Absence makes the heart grow fonder, and Robert’s images of Maid of Argyll and  Craigendoran Pier in their heyday will have brought back many happy memories. The ‘Argyll’ was his favourite ship to work on, Robert explained , because of the crew. These were clearly happy Cleary times, and we were given an insight into the little ship’s routine. She sometimes carried 500 passengers, but on one trip up to Arrochar she could only manage two!

In Robert’s words, the ‘Maids’ were pretty and well- proportioned ships, with good deck space. They helped keep the smaller piers open, at least for a while, and gave good inter-resort connections. Maid of Argyll was withdrawn in 1972 — a poignant year, Robert explained, as that year also saw the end of the CSP and both Craigendoran and Arrochar piers.

Last, but not least, on this most fascinating of evenings was Cameron Marshall, who joined the CRSC on its charter of Maid of Argyll in 1966 and was yet another former purser, this time on Waverley and aboard his subject this evening – Queen of Scots.

Queen of Scots at Dunoon in August 1977, while substituting for Waverley after her grounding on the Gantocks. She had previously worked as a ferry for oil construction workers at the McAlpine yard at Ardyne Point

Cameron gave us an extraordinarily candid and detailed insight into the 40 days that this little ship was chartered to cover the paddler’s Clyde sailings in 1977, following the latter’s well documented grounding on the Gantock Rocks. Within eight days of Waverley’s accident, Queen of Scots had been moved from Ardyne to Glasgow, had her green funnel repainted in WSN colours and was loading her first passengers for a cruise to Tighnabruaich.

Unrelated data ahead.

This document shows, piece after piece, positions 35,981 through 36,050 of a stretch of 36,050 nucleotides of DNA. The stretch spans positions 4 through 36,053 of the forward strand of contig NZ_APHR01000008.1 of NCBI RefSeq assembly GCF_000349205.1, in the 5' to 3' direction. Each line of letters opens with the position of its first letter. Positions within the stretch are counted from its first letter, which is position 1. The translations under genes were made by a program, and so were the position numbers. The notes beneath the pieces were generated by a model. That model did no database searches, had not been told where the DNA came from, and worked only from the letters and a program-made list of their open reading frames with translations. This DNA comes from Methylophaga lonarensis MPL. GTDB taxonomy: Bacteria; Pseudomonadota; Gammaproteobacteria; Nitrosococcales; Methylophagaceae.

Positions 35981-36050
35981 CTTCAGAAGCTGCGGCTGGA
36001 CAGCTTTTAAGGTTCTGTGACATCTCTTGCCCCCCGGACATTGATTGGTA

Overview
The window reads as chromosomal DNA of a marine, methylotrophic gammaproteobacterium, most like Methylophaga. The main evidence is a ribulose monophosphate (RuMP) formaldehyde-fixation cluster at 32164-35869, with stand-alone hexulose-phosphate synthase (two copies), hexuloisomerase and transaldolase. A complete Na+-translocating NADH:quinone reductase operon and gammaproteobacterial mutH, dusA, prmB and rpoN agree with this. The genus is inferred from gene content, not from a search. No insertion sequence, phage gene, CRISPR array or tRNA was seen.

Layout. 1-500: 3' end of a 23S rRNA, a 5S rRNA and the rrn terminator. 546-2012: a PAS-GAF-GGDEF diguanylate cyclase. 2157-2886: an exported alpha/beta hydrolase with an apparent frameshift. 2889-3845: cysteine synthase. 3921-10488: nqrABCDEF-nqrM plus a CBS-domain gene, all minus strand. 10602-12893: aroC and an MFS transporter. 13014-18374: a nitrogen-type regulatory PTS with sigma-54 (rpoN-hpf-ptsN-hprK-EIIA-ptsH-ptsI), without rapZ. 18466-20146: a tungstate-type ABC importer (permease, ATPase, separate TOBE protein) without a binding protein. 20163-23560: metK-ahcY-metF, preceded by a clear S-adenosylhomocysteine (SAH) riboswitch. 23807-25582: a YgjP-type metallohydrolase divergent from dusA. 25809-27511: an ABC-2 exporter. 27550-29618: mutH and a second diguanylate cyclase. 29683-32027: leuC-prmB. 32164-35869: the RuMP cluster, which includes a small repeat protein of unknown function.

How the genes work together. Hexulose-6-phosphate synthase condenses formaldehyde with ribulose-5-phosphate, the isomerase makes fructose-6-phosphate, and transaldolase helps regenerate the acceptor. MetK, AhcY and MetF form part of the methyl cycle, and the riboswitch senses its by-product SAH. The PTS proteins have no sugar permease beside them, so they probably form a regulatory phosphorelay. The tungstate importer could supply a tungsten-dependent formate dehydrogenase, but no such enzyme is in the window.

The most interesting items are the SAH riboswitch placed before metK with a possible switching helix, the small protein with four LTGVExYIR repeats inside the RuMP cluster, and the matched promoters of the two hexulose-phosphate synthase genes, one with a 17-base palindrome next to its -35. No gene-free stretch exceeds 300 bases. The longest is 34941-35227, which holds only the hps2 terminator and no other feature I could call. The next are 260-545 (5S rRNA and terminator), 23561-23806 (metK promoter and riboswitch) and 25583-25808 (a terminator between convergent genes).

Built on the Humber as Coronia (and renamed Bournemouth Queen when she moved to the south coast in 1968), the 130 foot-long Queen of Scots was an unlikely replacement for the paddle steamer but, as Cameron eloquently explained and ably illustrated, she became very popular due to her neatness, her easily-accessible deck space and the enthusiasm of the crew, who were determined to make a success of her inter-resort sailings.

Although unable to cruise beyond Garroch Head and being fairly slow (“we were once overtaken by a dredger”), Queen of Scots quickly began to draw the crowds. As Cameron explained, “she pioneered the ‘Largs start’: because we couldn’t sail out of Ayr, passengers were bussed up to Largs, and this became part of her success. The catering options were not great but nobody seemed to mind. At the end of the season,” Cameron continued, “none of the crew could look at another gammon sandwich.”

This was a superb evening of four different, short presentations given by speakers who had thoroughly researched their subject and sought out some stunning images to bring them to life. As a Club we are indeed fortunate to have such talent within our membership. Are there others out there reading this who would like to contribute to an evening such as this?

Four ‘members only’ videos, showing all 120 images featured in these presentations, can be viewed here.

Thanks to Roy Paterson, David Cherry, Robert Newth and John Newth for technical support.

Four presentations to remember — by (left to right) Colin Tucker, John Newth, Robert Cleary and Cameron Marshall

CRSC is an association of friendly enthusiasts united by the quest to ‘meet together, sail together and talk together’, mainly on the west of Scotland — but many members hail from further afield. If you join us, you’ll receive copies of our much-prized west coast shipping Review and annual magazine, as well as access to a huge library of archive photos in the ‘Members Only’ section of this website. We gather for meetings and cruises throughout the year. To join us, click here.

Published on 17 February 2024